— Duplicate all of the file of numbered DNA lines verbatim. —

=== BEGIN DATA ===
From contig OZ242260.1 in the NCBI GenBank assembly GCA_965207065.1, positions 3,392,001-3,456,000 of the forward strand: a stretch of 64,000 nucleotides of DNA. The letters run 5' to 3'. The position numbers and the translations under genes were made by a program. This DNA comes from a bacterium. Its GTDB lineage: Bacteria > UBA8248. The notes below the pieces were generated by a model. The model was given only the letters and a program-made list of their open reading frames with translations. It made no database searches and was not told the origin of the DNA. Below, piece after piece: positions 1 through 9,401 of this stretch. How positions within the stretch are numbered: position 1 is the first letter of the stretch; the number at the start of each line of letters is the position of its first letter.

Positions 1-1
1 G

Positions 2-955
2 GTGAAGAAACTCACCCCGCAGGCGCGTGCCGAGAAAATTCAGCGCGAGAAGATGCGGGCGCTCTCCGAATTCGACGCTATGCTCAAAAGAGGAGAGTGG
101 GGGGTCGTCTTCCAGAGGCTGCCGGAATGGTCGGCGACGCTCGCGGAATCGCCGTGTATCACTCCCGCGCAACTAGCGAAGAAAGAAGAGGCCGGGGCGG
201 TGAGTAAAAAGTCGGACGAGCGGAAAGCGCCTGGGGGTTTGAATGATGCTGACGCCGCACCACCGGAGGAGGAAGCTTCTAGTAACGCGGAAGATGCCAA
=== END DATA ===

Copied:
From contig OZ242260.1 in the NCBI GenBank assembly GCA_965207065.1, positions 3,392,001-3,456,000 of the forward strand: a stretch of 64,000 nucleotides of DNA. The letters run 5' to 3'. The position numbers and the translations under genes were made by a program. This DNA comes from a bacterium. Its GTDB lineage: Bacteria > UBA8248. The notes below the pieces were generated by a model. The model was given only the letters and a program-made list of their open reading frames with translations. It made no database searches and was not told the origin of the DNA. Below, piece after piece: positions 1 through 9,401 of this stretch. How positions within the stretch are numbered: position 1 is the first letter of the stretch; the number at the start of each line of letters is the position of its first letter.

Positions 1-1
1 G

Positions 2-955
2 GTGAAGAAACTCACCCCGCAGGCGCGTGCCGAGAAAATTCAGCGCGAGAAGATGCGGGCGCTCTCCGAATTCGACGCTATGCTCAAAAGAGGAGAGTGG
101 GGGGTCGTCTTCCAGAGGCTGCCGGAATGGTCGGCGACGCTCGCGGAATCGCCGTGTATCACTCCCGCGCAACTAGCGAAGAAAGAAGAGGCCGGGGCGG
201 TGAGTAAAAAGTCGGACGAGCGGAAAGCGCCTGGGGGTTTGAATGATGCTGACGCCGCACCACCGGAGGAGGAAGCTTCTAGTAACGCGGAAGATGCCAA